21. The learned Deputy Legal Remembrancer has called our attention to various provisions of the Assam Forest Regulation which contemplate judicial proceedings but none of such proceedings in any way resemble the inquiry now under our consideration.
22. We are of opinion therefore that Section 195 (1) (c) was no bar to the trial of respondent.
23. In the circumstances of the case although the learned Sessions Judge was right in allowing the appeal on the ground that the case was exclusively triable by a Court of Session we undoubtedly have jurisdiction under Section 423 (1) (a), Criminal. P. C, to commit the respondent for trial by such a Court and we have been urged to take this course. It has been pointed out to us that much of the delay that has taken place has been due to the obstructive tactics of the respondent whose policy it has been throughout to put the prosecution to as much trouble as possible. However he is not to blame in respect of the matter concerning which we have held the appeal as rightly allowed. The expense to which he has been put, in the proceedings be-[fore the Magistrate, the Sessions Judge and this Court, must be considerable. Having taken all the circumstances into consideration we do not propose to exercise the powers to which I have referred. The appeal is therefore dismissed and the order of acquittal passed by the learned Sessions Judge is upheld.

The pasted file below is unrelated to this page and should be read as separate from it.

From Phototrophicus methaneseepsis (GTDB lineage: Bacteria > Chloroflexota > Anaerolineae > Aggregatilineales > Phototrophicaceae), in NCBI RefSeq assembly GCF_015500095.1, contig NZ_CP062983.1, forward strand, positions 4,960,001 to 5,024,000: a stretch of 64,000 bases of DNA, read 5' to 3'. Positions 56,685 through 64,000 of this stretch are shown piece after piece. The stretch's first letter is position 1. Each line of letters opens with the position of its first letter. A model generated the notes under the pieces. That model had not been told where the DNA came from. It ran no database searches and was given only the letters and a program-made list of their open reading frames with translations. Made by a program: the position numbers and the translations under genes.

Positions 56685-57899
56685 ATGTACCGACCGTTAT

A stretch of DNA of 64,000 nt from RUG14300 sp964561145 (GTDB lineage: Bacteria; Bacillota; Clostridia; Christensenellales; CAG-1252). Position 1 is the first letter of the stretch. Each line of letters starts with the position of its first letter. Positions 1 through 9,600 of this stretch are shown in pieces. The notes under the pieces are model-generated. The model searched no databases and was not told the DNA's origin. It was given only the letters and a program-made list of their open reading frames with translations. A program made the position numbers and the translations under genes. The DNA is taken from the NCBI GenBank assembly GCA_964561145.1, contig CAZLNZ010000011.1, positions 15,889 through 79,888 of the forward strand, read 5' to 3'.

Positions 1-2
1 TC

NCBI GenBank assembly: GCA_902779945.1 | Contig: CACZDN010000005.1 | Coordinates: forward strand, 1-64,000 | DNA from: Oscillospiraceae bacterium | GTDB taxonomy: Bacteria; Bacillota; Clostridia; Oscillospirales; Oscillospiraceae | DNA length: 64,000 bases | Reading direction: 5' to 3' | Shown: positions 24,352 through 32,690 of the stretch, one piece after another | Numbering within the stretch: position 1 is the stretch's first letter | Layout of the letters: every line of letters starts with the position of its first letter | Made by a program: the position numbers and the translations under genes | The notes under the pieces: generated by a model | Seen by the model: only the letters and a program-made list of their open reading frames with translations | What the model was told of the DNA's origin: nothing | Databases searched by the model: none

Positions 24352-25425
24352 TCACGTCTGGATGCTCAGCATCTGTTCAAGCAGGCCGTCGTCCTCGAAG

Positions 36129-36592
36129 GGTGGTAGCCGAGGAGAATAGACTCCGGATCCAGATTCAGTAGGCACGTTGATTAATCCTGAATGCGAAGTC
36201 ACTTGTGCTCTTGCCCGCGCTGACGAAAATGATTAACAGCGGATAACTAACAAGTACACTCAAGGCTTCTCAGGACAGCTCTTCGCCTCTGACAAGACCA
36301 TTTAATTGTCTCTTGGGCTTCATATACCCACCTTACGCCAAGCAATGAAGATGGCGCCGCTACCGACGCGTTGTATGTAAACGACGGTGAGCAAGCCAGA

24. The accused is discharged from his bail bond.
M.C. Ghose, J.
25. I agree.